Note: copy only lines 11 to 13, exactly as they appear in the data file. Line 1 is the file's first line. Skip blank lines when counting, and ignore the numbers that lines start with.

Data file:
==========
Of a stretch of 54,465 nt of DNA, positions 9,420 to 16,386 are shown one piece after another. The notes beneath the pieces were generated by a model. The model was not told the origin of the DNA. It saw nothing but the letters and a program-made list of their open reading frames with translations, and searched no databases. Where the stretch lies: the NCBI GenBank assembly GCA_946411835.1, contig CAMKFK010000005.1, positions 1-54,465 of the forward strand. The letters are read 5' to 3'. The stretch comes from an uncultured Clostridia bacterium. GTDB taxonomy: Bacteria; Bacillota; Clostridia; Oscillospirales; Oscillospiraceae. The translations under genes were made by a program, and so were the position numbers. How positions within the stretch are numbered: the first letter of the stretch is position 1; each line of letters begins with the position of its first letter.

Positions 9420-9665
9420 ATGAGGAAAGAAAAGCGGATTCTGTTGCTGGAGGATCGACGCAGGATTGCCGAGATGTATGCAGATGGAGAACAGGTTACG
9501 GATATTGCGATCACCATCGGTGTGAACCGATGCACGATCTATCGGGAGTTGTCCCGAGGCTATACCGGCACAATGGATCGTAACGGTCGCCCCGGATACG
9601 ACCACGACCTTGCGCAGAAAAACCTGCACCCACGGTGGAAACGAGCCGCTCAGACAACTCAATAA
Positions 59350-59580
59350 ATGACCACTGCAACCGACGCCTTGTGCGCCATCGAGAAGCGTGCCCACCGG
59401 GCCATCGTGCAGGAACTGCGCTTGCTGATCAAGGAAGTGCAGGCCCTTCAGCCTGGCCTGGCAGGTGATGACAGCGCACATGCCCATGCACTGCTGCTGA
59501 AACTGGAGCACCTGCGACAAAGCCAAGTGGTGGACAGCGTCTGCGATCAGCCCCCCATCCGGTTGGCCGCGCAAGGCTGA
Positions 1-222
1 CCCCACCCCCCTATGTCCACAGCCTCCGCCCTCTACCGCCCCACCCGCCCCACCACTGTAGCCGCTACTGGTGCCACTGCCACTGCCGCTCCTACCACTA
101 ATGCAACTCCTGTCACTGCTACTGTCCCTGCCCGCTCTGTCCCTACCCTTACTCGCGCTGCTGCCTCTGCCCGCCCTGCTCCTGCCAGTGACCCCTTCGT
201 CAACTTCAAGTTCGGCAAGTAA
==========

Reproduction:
1 CCCCACCCCCCTATGTCCACAGCCTCCGCCCTCTACCGCCCCACCCGCCCCACCACTGTAGCCGCTACTGGTGCCACTGCCACTGCCGCTCCTACCACTA
101 ATGCAACTCCTGTCACTGCTACTGTCCCTGCCCGCTCTGTCCCTACCCTTACTCGCGCTGCTGCCTCTGCCCGCCCTGCTCCTGCCAGTGACCCCTTCGT
201 CAACTTCAAGTTCGGCAAGTAA